And the day with a frosty pomp was bright.

Out in the clear, cold, winter weather—
Out in the winter air, like wine—
Kate with her dancing scarlet feather,
Bess with her peacock plumage fine,

Joe and Jack with their pealing laughter,
Frank and Tom with their gay hallo,
And half a score of roisterers after,
Out in the witching, wonderful snow,

Shivering graybeards shuffle and stumble,
Righting themselves with a frozen frown,
Grumbling at every snowy tumble;
But young folks know why the snow came down.

Louise Chandler Moulton (1835-1908)
American poet, story-writer and critic

Friday, 1 December 2017

Book Review: Grape Harvest by Miguel Torga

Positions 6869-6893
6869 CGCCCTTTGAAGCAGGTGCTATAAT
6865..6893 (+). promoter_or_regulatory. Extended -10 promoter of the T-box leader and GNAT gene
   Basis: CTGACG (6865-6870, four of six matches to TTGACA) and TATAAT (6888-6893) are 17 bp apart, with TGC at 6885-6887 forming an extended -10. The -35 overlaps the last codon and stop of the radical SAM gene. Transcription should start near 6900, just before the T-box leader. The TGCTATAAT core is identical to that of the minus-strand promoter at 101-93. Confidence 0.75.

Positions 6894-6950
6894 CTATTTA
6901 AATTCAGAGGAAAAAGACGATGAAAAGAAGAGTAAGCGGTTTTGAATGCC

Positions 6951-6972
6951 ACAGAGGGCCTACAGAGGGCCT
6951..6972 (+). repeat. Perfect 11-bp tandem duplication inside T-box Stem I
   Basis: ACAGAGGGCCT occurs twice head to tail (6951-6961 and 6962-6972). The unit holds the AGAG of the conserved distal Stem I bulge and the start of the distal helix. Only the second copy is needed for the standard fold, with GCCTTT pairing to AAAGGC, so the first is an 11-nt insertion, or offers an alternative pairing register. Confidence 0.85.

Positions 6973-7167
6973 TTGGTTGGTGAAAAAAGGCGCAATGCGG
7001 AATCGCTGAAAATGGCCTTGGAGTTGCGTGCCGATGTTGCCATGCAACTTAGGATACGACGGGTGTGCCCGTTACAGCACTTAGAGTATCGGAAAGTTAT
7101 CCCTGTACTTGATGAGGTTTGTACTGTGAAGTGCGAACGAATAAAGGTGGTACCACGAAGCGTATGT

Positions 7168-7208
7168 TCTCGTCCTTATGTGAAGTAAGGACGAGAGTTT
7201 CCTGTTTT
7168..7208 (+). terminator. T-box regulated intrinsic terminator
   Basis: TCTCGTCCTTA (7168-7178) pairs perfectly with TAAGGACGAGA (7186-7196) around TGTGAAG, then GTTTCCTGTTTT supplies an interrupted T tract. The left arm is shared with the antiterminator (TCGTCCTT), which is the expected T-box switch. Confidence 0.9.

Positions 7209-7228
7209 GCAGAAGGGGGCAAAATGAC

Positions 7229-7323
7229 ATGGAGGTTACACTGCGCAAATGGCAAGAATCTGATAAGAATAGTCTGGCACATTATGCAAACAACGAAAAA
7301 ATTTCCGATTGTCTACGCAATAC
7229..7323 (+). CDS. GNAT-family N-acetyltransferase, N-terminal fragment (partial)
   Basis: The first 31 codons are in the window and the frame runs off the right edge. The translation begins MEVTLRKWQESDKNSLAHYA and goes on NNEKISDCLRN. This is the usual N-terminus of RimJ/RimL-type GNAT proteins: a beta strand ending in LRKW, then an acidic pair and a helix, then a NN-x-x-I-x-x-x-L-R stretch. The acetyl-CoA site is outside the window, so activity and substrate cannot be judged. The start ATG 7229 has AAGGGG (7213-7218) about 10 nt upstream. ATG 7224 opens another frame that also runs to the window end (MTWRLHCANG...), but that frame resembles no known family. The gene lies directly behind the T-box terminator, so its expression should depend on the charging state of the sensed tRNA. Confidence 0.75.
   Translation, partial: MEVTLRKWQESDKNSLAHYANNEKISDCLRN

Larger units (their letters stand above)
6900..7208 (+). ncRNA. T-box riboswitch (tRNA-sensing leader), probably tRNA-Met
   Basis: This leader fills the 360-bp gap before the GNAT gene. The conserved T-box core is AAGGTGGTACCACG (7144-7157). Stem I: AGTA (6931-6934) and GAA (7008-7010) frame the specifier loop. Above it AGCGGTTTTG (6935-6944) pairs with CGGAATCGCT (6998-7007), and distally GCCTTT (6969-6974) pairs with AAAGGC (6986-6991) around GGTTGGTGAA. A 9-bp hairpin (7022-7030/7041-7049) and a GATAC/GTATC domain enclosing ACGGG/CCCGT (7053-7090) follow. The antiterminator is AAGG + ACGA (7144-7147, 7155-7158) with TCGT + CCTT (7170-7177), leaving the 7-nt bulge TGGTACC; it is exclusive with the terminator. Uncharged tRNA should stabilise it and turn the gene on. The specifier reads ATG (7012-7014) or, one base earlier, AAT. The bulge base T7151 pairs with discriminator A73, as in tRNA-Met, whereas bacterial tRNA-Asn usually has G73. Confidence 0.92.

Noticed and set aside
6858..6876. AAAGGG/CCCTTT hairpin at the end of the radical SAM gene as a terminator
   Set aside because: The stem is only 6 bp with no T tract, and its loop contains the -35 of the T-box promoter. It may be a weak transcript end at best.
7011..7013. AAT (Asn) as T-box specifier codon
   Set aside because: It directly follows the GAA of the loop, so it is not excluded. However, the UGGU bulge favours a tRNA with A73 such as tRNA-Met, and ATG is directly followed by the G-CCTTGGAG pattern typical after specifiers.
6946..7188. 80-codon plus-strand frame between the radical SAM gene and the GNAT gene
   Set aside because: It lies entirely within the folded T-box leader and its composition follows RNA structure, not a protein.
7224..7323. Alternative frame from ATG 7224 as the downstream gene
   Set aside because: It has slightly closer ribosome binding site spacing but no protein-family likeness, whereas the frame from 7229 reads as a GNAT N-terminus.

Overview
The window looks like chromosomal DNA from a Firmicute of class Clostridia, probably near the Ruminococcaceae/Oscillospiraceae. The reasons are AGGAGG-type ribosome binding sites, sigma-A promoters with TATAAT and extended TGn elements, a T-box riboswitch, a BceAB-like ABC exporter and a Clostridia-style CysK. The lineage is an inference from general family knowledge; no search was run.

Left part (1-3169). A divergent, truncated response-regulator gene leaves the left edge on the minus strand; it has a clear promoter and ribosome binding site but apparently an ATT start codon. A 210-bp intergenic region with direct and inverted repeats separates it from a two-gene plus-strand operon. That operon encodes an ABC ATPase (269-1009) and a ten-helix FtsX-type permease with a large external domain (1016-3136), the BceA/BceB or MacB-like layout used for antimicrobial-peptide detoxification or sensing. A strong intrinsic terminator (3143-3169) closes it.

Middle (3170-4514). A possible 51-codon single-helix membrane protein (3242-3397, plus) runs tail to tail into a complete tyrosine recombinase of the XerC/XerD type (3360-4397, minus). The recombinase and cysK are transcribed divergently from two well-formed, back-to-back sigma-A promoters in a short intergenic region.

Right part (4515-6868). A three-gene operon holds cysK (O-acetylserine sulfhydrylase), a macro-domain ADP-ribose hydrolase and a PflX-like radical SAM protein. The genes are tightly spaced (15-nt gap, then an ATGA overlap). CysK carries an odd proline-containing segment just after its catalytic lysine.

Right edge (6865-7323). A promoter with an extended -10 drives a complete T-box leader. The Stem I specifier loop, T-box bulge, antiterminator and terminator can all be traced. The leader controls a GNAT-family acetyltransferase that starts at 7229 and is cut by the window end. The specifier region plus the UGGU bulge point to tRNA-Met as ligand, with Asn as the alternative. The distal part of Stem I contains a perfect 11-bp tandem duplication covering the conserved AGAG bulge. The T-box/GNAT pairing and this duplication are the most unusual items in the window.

https://www.goodreads.com/book/show/13248808-grape-harvestMy first choice for this week’s review of a Portuguese classic had actually been O Delfim by bestselling author José Cardoso Pires, but after having finished this gorgeous masterpiece from 1968 I noticed with great dismay that it has never been translated into English! Because I take care to present here only books that are or have once been available in English, this meant that I had to switch hurriedly to another literary gem from Portugal. In the end, I picked Grape Harvest by Miguel Torga, a novel from 1945 set in the picturesque landscape of the wine-growing estates in the valley of the Douro River. Like every autumn, people of all ages from the poor mountain villages descend there to earn during two weeks a meagre though desperately needed extra gathering and pressing the grapes to fill the wine-casks of the owner of Cavadinha who is a tough and unsentimental businessman.

Monday, 27 November 2017